A Christian {and sane} response to Middle East refugees, immigrants, and asylum seekers

The news reports and the haunting faces scrambling across Europe are jarring. They are desperate images with photographers eager to capture the tear, the frightening toddler or the crippled woman.

The refugee and immigration crisis is one that is knocking at nearly every European door and officials are being pressured to do more. As Christians, our hearts are pricked. Our compassion moves us and our spirit is stirred. We want to do something, anything.

But it is also important to have a few facts in hand.

What’s up in Syria?

Most of the reports tell us that people are on the run because of the civil war in Syria. The four-year-old Civil War in Iraq and Syria has displaced more than 3 million people in Iraq and more than half of the 23 million Syrian population have fled their homes. 

The quick down and dirty on that is that it’s…complicated. The United States wants tyrannical president Bashar al-Assad out. He has gassed his people and has been despotic. So we are not defending him against those who seek to topple him, although officially we aren’t supporting the opposition. the Muslim Brotherhood. Lurking is ISIS, which is capitalizing on the strife to knock out the leader.

Technically, that puts us on the same side as ISIS. And to further complicate things, Russia has moved in military equipment to help Assad defend his nation.

With neither enemy nor friend clearly defined, many clear-headed Syrians are abandoning their country.

According to the EU, most those impacted by the Civil war have relocated to Jordan or Lebanon. I saw it with my own eyes, and in fact, in Jordan there is a single camp with up 100,000 refugees.

So, who exactly are these people?

The European Union has logged more than 500,000 arrivals this year, but only 44,000 of them were actually fleeing the Syrian war.

So who are they? According to the EU, most the people we see are on the move because of “economic reasons.”

The rest of the people are Afghans,  Albanians , Iraqis, Pakistanis, and others from the region.

Refugee Statistics

Now, if I were in abject poverty, with my nation crumbling around me, I would consider joining the crowd and find a better place to live. But this technically changes the status from refugee to immigrant, and therein lies the rub. It has implications in Europe as well as the US.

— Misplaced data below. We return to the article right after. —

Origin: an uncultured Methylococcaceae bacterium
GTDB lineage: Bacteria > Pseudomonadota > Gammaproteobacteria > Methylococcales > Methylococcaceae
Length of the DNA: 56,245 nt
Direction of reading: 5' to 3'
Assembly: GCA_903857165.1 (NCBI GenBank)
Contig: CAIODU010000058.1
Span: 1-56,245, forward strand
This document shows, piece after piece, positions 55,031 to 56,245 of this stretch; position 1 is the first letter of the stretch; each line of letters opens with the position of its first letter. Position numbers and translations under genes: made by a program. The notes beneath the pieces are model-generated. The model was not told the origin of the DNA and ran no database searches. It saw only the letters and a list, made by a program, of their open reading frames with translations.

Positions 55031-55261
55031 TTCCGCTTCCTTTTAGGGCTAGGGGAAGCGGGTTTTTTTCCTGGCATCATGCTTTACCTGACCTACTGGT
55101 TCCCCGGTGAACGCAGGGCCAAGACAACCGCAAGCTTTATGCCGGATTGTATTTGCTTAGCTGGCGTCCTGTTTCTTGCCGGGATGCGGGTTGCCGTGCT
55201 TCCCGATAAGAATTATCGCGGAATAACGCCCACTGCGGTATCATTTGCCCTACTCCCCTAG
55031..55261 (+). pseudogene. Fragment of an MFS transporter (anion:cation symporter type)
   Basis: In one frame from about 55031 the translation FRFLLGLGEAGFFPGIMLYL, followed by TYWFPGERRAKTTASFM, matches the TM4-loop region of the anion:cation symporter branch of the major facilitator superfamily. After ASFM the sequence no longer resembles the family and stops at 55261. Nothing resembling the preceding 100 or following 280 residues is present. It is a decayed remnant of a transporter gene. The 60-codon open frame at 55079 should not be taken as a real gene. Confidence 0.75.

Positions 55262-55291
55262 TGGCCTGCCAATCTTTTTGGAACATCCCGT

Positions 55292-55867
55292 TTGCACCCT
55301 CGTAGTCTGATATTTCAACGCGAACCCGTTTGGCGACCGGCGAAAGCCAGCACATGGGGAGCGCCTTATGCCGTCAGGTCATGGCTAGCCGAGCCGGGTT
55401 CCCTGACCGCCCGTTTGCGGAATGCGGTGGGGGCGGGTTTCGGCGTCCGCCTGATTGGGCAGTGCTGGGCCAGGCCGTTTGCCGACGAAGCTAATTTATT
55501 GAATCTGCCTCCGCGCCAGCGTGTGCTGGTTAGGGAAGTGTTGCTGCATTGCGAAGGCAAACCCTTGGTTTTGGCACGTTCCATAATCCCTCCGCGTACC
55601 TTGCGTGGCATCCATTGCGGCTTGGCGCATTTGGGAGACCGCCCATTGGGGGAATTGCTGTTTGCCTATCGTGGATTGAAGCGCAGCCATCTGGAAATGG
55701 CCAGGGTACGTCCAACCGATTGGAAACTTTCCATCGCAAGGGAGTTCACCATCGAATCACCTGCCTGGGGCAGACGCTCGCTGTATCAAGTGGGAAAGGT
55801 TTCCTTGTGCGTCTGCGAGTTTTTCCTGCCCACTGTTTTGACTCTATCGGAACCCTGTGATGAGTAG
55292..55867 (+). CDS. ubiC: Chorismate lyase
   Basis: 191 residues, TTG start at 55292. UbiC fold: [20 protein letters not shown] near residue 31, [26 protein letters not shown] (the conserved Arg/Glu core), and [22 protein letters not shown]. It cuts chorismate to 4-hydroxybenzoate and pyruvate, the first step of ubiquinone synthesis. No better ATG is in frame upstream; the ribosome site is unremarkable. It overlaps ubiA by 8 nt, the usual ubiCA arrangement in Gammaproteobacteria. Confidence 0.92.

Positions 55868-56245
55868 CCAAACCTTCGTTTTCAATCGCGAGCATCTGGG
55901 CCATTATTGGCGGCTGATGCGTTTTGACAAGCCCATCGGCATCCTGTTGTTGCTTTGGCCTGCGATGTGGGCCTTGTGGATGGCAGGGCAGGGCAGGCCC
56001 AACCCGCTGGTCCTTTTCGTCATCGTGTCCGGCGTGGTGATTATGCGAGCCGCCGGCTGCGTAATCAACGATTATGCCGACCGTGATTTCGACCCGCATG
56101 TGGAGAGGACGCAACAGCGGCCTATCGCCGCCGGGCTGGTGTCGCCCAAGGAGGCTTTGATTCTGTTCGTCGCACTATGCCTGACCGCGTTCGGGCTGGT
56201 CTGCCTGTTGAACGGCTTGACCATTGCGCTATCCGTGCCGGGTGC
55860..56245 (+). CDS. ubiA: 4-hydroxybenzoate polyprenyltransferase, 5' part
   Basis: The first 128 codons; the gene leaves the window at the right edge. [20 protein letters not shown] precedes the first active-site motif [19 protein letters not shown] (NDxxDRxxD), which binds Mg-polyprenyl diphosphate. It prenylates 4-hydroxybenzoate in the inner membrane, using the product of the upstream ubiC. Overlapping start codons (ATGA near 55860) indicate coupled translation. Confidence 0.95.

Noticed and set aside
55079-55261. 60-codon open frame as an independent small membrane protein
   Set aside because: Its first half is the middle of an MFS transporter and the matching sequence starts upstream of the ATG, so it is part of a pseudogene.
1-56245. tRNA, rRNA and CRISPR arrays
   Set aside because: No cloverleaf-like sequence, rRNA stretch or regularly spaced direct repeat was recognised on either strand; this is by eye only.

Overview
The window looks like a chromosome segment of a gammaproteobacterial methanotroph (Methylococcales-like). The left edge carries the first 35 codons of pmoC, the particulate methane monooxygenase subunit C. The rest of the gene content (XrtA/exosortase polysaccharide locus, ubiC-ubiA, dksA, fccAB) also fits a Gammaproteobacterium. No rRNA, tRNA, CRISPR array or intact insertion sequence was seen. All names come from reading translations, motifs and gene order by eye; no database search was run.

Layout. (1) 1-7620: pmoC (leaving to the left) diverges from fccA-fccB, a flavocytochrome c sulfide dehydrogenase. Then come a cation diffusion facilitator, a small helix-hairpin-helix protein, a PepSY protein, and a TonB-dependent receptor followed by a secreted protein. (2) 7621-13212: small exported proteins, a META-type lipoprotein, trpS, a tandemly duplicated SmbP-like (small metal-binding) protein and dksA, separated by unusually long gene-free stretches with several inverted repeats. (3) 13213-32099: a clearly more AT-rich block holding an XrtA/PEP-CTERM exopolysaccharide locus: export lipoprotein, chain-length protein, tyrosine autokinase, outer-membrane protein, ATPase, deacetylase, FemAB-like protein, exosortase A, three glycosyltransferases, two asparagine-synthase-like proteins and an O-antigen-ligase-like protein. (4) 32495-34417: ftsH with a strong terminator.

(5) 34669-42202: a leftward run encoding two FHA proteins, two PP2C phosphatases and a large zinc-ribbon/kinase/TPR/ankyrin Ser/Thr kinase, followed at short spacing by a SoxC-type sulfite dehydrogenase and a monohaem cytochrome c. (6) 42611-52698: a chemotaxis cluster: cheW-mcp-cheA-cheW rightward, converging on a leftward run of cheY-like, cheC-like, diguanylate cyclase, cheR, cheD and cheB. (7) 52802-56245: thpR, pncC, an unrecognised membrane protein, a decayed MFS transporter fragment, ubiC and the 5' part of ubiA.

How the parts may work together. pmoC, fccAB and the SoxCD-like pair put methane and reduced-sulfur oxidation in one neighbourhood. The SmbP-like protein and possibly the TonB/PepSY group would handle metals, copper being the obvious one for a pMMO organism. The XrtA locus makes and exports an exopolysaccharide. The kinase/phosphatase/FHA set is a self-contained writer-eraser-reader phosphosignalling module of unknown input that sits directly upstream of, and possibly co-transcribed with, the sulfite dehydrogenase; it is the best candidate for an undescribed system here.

German Chancellor Angela Merkel let it be known that they would allow the travelers asylum – until they realized that wouldn’t. The hose was already turned on full blast and suddenly people by the thousands were turned away at the border. Neighboring countries like Coratia, Hungary, Austria, Slovenia, and Britain have turned them away. Italy and Greece have enough problems of their own.

What about the Christians running away from ISIS?

There is so much turmoil that we tend to congregate our news into easy sound bites. The people you see on television are primarily Muslims. They are not Christians on the run from ISIS.

In fact, the settlement camps you see on television are primarily Muslim as well. The truth is that even in these kinds of situations, there is no safety for Christians. So they have chosen to make their own way.

There is doubt that Islamic State is depopulating Christian communities, forcing the residents to convert, pay a fee, or die. Syrian Christians have been hit. Iraqis too. And Ethiopians and Egyptians. Rape, beheadings and slavery of Christians and sympathetic Muslims is common.

Later this week, I’ll have an interview with a 19-year old Iraqi Christian teen who escaped and has one message – “Help my brothers. Help my sister.”

I’ll also highlight a local church that is working to help 600 specific families.

These people are staying with friends and relatives. Their situation is equally dire as they have been displaced and are hunted on every side.

The United States is NOT giving asylum to Christians who have been oppressed by ISIS. Why? Because ISIS is not a state (yet) and has classified these people simply as immigrants. “Stand in line.”

So they wait and pray.

Canada has found a way around this.

What can we do?

I mused on Facebook the following: